Background. Rational prognostic algorithm should be developed considering the logical progression of the information as it becomes available to the physician, with clinical data first, ECG data second and stress imaging data last. The aim of the present study was to assess in a clinically realistic fashion the relative prognostic value of exercise electrocardiography test (EET) and dipyridamole-echocardiography test (DET) early after first acute uncomplicated myocardial infarction. Methods and results. Five hundred and forty-seven in-hospital patients (age = 56 ± 9 years) with recent clinically uncomplicated first myocardial infarction, baseline echocardiographic findings of satisfactory quality, interpretable ECG and capability to exercise underwent a resting 2D echocardiogram, a DET and an EET at a mean of 10 days from the infarction and were followed up for 16.2 ± 11 months. During the follow-up, there were 17 cardiac deaths, 19 non-fatal myocardial infarctions and 49 unstable angina. When cardiac death was considered as the only significant event, with multivariate analysis, peak dipyridamole Wall Motion Score Index was the only significant predictor (χ2 = 5.66; p = 0.013; relative risk estimate = 4.7; confidence intervals = 1.35-16.08). In presence of a negative exercise electrocardiography test for both chest pain and electrocardiographic criteria, the death rate was 2%. Conclusion. DET provides stronger information in comparison with historical and EET variables. However, a negative maximal EET is sufficient to identify a very low risk subset in whom additional testing may not be warranted.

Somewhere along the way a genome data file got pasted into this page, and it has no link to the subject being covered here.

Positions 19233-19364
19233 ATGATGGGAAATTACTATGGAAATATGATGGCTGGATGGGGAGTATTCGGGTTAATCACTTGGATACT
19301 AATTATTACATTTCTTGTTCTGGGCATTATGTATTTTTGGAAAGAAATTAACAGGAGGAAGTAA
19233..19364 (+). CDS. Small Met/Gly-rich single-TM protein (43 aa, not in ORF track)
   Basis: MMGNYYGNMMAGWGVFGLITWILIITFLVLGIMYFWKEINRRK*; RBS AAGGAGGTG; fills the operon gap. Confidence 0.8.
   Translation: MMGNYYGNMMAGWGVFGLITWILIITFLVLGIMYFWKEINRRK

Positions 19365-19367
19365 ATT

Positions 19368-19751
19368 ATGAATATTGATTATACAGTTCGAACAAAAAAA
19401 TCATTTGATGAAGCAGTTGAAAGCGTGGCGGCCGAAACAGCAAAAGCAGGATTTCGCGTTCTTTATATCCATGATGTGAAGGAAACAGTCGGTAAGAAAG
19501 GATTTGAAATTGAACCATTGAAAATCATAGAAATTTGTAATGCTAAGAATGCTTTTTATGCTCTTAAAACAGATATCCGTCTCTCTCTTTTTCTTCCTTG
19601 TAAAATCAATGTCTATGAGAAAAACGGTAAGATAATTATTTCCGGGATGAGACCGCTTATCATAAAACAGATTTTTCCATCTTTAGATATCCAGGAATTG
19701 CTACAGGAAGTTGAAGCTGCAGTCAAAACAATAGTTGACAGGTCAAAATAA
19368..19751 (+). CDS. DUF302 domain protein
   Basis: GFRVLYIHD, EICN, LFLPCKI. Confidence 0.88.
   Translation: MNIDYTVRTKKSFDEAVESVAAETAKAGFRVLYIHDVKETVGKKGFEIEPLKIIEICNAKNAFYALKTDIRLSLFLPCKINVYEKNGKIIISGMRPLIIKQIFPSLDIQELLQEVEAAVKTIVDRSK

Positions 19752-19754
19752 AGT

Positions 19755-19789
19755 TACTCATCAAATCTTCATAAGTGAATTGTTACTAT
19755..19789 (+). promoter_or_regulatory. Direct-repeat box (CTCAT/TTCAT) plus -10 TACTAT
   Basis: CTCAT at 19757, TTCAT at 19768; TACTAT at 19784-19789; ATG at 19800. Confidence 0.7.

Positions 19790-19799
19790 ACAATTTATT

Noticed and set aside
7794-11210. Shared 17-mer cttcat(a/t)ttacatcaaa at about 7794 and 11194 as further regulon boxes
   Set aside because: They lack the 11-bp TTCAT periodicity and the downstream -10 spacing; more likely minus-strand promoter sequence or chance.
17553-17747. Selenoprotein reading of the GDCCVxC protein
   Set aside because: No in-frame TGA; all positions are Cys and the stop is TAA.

|Number of pages||8|
|Journal||Giornale Italiano di Cardiologia|
|Publication status||Published - Jan 1997|
- stress echocardiography
ASJC Scopus subject areas
- Cardiology and Cardiovascular Medicine